520 |a Memorandum of Amici Curiae in Opposition to Proposed Final Judgment (1995), United States of America v. Microsoft Corporation, the United States District Court for the District of Columbia, No. 94-1564, 1-34, amended -- Stan Liebowitz and Stephen Margolis (1995), 'Don't Handcuff Technology', Upside Magazine, September, 64-66, 68-70, 72-3 
520 |a Stephen E. Margolis (2013), 'A Tip of the Hat to Kay and QWERTY', Research Policy, 42 (6-7), July-August, 1188-90 -- Jean-Philippe Vergne (2013), 'QWERTY is Dead; Long Live Path Dependence', Research Policy, 42 (6-7), July-August, 1191-4 -- Neil M. Kay (2013), 'Rerun the Tape of History and QWERTY Always Wins: Response to Arthur, Margolis, and Vergne', Research Policy, 42 (6-7), July-August, 1195-6 -- Scott E. Page (2006), 'Path Dependence', Quarterly Journal of Political Science, 1, January, 87-115 -- Tanjim Hossain and John Morgan (2009), 'The Quest for QWERTY', American Economic Review: Papers and Proceedings, 99 (2), May, 435-40 -- Tanjim Hossain, Dylan Minor and John Morgan (2011), 'Competing Matchmakers: An Experimental Analysis', Management Science, 57 (11), November, 1913-25 -- Gordon Tullock (1975), 'The Transitional Gains Trap', Bell Journal of Economics, 6 (2), Autumn, 671-8 --  
520 |a Paul A. David (2001), 'Path Dependence, its Critics and the Quest for "Historical Economics"', in P. Garrouste and S. Ioannides (eds), Evolution and Path Dependence in Economic Ideas: Past and Present, Cheltenham, UK, and Northampton, MA, USA: Edward Elgar Publishing, 15-40 -- Paul A. David (2007), 'Path Dependence: A Foundational Concept for Historical Social Science', Cliometrica, 1 (2), July, 91-114 -- Peter Lewin (2001), 'The Market Process and the Economics of QWERTY: Two Views', Review of Austrian Economics, 14 (1), March, 65-96 -- Stan J. Liebowitz and Stephen E. Margolis (2013), 'The Troubled Path of the Lock-In Movement', Journal of Competition Law and Economics, 9 (1), March, 125-52 -- Neil M. Kay (2013), 'Rerun the Tape of History and QWERTY Always Wins', Research Policy, 42 (6-7), July-August, 1175-85 -- W. Brian Arthur (2013), 'Comment on Neil Kay's Paper - "Rerun the Tape of History and QWERTY Always Wins"', Research Policy, 42 (6-7), July-August, 1186-7 --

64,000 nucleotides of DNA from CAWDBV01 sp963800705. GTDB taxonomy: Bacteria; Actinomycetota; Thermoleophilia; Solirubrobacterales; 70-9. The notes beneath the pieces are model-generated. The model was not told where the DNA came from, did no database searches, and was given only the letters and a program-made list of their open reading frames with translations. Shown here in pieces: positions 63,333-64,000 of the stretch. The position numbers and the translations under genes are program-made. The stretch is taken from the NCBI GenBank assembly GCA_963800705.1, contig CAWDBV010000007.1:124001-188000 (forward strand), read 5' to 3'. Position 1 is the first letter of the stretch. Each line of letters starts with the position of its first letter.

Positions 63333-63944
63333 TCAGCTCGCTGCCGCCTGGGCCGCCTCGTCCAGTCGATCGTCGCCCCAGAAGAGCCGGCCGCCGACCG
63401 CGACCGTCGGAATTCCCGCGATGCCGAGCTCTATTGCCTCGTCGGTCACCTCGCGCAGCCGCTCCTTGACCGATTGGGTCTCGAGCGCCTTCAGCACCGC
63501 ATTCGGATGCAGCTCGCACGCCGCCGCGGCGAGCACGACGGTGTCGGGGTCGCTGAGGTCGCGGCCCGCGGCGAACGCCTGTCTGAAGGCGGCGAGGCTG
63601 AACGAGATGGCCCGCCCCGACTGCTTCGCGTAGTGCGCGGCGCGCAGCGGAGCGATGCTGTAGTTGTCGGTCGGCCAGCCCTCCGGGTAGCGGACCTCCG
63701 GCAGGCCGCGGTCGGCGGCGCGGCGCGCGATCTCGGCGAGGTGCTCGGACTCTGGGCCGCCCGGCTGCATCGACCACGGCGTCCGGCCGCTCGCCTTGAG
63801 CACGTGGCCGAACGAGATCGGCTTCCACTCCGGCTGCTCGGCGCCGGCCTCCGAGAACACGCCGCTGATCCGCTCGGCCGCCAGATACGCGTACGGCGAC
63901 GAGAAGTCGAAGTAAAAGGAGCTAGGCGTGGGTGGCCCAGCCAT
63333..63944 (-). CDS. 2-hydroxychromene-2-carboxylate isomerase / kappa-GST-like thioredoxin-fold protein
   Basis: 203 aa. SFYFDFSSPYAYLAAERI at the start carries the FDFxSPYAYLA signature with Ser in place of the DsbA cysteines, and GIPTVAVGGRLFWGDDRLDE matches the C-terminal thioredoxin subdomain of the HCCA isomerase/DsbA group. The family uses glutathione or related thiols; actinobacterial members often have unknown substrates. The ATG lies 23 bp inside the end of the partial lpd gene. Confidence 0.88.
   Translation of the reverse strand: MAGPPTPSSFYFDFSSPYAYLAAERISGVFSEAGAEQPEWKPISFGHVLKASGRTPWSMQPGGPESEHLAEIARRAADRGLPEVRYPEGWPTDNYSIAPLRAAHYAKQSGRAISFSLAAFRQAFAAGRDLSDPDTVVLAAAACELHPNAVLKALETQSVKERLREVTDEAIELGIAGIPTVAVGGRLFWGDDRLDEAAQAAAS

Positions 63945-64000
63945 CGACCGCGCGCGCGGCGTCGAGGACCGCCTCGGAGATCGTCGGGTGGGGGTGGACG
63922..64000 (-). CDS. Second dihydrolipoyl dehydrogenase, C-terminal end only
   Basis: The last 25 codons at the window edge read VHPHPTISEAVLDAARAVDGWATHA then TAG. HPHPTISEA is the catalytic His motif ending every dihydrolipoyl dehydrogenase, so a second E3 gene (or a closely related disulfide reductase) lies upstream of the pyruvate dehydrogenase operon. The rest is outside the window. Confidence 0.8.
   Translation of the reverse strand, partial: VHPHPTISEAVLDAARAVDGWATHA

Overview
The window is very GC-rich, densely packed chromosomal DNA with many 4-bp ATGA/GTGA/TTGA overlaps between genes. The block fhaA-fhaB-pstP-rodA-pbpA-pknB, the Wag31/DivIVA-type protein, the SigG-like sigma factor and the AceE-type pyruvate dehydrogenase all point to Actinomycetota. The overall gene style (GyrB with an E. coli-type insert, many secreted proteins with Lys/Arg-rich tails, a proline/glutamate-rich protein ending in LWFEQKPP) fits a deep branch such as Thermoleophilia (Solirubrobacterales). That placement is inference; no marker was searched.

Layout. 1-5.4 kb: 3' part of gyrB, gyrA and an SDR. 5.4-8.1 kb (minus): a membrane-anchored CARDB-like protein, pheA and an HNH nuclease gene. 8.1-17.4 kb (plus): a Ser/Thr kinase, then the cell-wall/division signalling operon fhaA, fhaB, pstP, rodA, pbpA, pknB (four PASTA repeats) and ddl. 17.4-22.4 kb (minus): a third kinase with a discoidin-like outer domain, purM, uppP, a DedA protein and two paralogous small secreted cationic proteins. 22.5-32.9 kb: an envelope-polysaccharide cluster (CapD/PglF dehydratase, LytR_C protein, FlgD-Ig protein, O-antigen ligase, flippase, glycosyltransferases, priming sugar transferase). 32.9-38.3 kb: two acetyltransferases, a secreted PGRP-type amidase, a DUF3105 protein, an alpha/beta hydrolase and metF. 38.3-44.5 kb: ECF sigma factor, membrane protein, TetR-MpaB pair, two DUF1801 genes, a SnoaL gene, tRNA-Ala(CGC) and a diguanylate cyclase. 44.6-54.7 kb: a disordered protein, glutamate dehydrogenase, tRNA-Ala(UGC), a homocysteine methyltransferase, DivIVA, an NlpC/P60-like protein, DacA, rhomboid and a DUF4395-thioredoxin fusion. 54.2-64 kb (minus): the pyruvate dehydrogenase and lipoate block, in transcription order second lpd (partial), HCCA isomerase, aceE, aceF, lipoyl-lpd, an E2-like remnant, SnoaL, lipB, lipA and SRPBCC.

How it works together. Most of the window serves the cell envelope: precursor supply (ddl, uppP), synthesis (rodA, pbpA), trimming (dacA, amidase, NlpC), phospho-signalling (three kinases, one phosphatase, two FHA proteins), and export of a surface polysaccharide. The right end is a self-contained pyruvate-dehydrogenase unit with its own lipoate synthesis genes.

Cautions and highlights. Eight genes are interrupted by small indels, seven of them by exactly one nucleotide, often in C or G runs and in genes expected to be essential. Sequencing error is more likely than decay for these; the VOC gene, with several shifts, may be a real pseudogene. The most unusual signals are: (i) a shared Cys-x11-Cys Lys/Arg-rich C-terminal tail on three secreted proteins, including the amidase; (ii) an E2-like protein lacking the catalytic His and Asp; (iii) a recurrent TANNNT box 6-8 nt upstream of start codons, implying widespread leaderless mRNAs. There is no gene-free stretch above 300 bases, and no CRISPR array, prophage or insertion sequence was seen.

520 |a Stephen Coate and Stephen Morris (1999), 'Policy Persistence', American Economic Review, 89 (5), December, 1327-36 -- Robin Cowan (1990), 'Nuclear Power Reactors: A Study in Technological Lock-in', Journal of Economic History, L (3), September, 541-67 
520 |a Va Nee L. Van Vleck (1999), 'In Defense (Again) of "Silly Little Bobtailed" Coal Wagons: Reply to Peter Scott', Journal of Economic History, 59 (4), December,1081-4 -- Douglas J. Puffert (2000), 'The Standardization of Track Gauge on North American Railways, 1830-1890', Journal of Economic History, 60 (4), December, 933-60 -- Larry E. Ribstein and Bruce H. Kobayashi (2001), 'Choice of Form and Network Externalities', William and Mary Law Review, 43 (1), 79-140 -- Gary D. Libecap (2009), 'Second-degree Path Dependence: Information Costs, Political Objectives, and Inappropriate Small-farm Settlement of the North American Great Plains', in Lars Magnusson and Jan Ottosson (eds), Evolution of Path Dependence, Cheltenham, UK and Northampton, MA, USA: Edward Elgar Publishing, 43-69 --  
520 |a Since their first emergence in the work of Paul David thirty years ago, the dual issues of Path Dependence and Lock-In have become critically important subjects in the fields of economics, sociology, and business strategy. Theoretical and public policy debates on these issues have arisen, addressing whether markets consistently choose the best products. This collection presents each side of the debate, bringing together key publications that initiated this literature with the later works that criticize or defend many of the early claims. Both the theoretical and empirical foundations of Path Dependence and Lock-In are examined along with the role of network effects. An original introduction by the editors is included to situate each article in its wider context